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ISSN: 2469-9837
International Journal of School and Cognitive Psychology
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Building and Maintaining an Alliance with a Child Patient

Lubit R*

Psychiatry Residency, Yale University School of Medicine, New Haven, CT, USA

*Corresponding Author:
Roy Lubit
Psychiatry Residency
Yale University School of Medicine
New Haven, CT, USA
Tel: 917-846-7829
E-mail: [email protected]

Received date: September 01, 2015 Accepted date: September 12, 2015 Published date: September 20, 2015

Citation: Lubit R (2015) Building and Maintaining an Alliance with a Child Patient. Int J Sch Cog Psychol 2:145. doi:10.4172/2469-9837.1000145

Copyright: © 2015 Lubit R. This is an open-access article distributed under the terms of the Creative Commons Attribution License, which permits unrestricted use, distribution, and reproduction in any medium, provided the original author and source are credited.

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As a child psychiatrist I have often witnessed child therapists interacting with children in ways that undermine the therapy or even hurt the child. The key problem is that therapists tend to forget what it was like to be a child and therefore neither appreciate how certain behaviors will be experienced by the child, nor what the child needs to be able to trust the therapist and build a therapeutic relationship. Building and maintaining a therapeutic connection with a child is often a difficult task. The first challenge is that children rarely choose to go to therapy; it is generally imposed on them by their parents. A second issue is that therapists often feels obligated not simply to the child but to the parents, who the child may well be upset with and who may be treating the child in problematic ways. The challenge escalates when the therapist does not want to hear, and certainly does not want to believe, that the parents are mistreating the child. Under all of these pressures, it is easy for a therapist to fail to empathize with the child, and even to fall into invalidating the child. Doing this, will not only doom the therapy, but may hurt the child. Therapeutic success depends above all else on empathy and connection. With empathy and connection, children will benefit from sessions, regardless of the theoretical orientation of the therapist. Without them the therapist may hurt the child. Having left childhood behind long ago, I found the following ideas very helpful as guidelines for building and maintaining an alliance with a child in therapy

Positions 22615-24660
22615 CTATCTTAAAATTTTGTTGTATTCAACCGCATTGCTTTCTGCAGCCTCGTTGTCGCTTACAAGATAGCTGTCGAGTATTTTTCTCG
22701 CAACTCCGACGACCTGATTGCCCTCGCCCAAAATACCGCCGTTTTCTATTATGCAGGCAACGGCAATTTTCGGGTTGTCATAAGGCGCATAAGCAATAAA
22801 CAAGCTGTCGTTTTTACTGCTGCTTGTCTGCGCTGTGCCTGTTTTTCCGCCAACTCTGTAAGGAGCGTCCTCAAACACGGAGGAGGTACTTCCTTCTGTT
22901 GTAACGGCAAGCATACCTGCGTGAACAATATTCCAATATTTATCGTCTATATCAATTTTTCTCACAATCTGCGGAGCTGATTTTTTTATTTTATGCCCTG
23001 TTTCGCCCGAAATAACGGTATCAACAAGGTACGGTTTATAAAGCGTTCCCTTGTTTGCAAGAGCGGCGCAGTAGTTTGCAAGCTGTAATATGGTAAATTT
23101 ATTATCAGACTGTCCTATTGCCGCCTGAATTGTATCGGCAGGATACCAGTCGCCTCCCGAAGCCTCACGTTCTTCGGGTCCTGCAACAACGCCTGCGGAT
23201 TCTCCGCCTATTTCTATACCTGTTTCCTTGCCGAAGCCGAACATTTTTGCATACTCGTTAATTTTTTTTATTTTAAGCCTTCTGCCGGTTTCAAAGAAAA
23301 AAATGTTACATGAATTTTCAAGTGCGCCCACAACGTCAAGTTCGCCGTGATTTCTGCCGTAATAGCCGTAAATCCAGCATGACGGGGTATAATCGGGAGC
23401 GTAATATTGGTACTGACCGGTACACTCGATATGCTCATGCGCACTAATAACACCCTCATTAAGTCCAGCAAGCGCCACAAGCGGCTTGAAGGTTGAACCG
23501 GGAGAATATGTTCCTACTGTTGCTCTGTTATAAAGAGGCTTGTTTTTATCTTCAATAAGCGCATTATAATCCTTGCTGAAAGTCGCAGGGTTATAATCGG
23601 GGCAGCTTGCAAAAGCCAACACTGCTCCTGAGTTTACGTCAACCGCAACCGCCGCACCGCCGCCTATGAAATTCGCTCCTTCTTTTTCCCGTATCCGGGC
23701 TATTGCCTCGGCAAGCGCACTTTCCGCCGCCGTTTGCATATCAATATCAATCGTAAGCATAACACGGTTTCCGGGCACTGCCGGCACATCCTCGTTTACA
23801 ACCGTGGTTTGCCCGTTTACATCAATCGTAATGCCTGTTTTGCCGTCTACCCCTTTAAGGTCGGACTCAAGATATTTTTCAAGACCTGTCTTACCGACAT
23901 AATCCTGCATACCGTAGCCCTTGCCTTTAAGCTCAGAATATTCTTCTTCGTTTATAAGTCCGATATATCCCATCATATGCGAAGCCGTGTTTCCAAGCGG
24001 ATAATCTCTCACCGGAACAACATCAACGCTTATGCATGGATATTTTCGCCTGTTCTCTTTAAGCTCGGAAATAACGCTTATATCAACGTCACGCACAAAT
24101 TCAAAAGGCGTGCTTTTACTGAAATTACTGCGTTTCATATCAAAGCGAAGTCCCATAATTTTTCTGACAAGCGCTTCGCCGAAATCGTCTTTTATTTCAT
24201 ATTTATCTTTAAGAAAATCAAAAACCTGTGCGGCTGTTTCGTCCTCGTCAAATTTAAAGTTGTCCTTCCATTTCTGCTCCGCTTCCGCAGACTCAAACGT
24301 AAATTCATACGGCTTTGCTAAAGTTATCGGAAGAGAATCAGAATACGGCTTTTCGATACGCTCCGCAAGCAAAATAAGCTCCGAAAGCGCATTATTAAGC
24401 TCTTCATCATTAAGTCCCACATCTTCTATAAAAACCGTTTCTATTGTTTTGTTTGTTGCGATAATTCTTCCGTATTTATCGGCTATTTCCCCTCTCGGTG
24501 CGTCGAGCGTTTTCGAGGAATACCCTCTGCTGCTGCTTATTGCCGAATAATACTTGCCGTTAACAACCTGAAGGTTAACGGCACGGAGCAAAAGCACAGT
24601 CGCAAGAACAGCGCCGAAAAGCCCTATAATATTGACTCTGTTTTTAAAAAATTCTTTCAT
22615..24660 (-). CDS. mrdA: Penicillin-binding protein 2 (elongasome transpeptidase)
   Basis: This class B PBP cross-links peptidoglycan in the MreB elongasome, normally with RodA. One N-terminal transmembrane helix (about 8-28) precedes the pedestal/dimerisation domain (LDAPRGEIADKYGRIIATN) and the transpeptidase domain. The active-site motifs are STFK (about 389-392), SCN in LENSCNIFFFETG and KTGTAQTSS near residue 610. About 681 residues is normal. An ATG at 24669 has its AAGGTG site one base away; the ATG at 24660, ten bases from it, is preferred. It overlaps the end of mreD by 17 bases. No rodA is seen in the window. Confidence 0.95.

Child Patient; Worse; Betrayal

Short Communication

Building and maintaining a therapeutic relationship with a child is a delicate art, and you must be careful not to behave in a way that would jeopardize that relationship [1]. Children are very sensitive, and once your relationship with a child is damaged, it is unlikely to be fully repaired. To build and maintain a therapeutic relationship, therapists need to understand how children experience the world and their interactions with adults.

Children’s therapists generally understand that children are not simply miniature adults. Their thinking patterns and ability to deal with abstractions are limited in preteen years [2,3]. These are not, however, the most crucial differences with adults. During the interval between childhood and becoming a therapist, many therapists forget what life was actually like to be a child, including what it felt like to be small in a world run by much bigger people, most of whom have limited interest in what you say. Children frequently experience adults discounting their complaints, and believing the word of almost any adult over theirs. To make matters worse, children are often unable to escape a situation that is painful or destructive to them. While an adult may find it impractical to leave a difficult home or job, the adult at least has a choice. There is a huge difference between an adult choosing to stay in a painful situation because it is impractical to leave, and a child being powerless to.

Failing to remember what it felt like to be a child, children’s therapists do not appreciate the powerful impact children’s lack of both power and credibility in the eyes of adults have on children’s ability to forge relationships with therapists. Moreover, most therapists never knew what it was like to be seriously mistreated by an adult. Compounding the problem, therapists are motivated to not believe a child’s complaints of mistreatment, because it would compel the therapist to take actions that would be difficult for them, and might jeopardize the parents’ willingness to keep the child in therapy. Due to these factors, therapists often behave in ways that invalidates the child, and communicates their lack of faith in the child’s statements. Doing so undermines the therapy, and can be emotionally destructive to the child [4].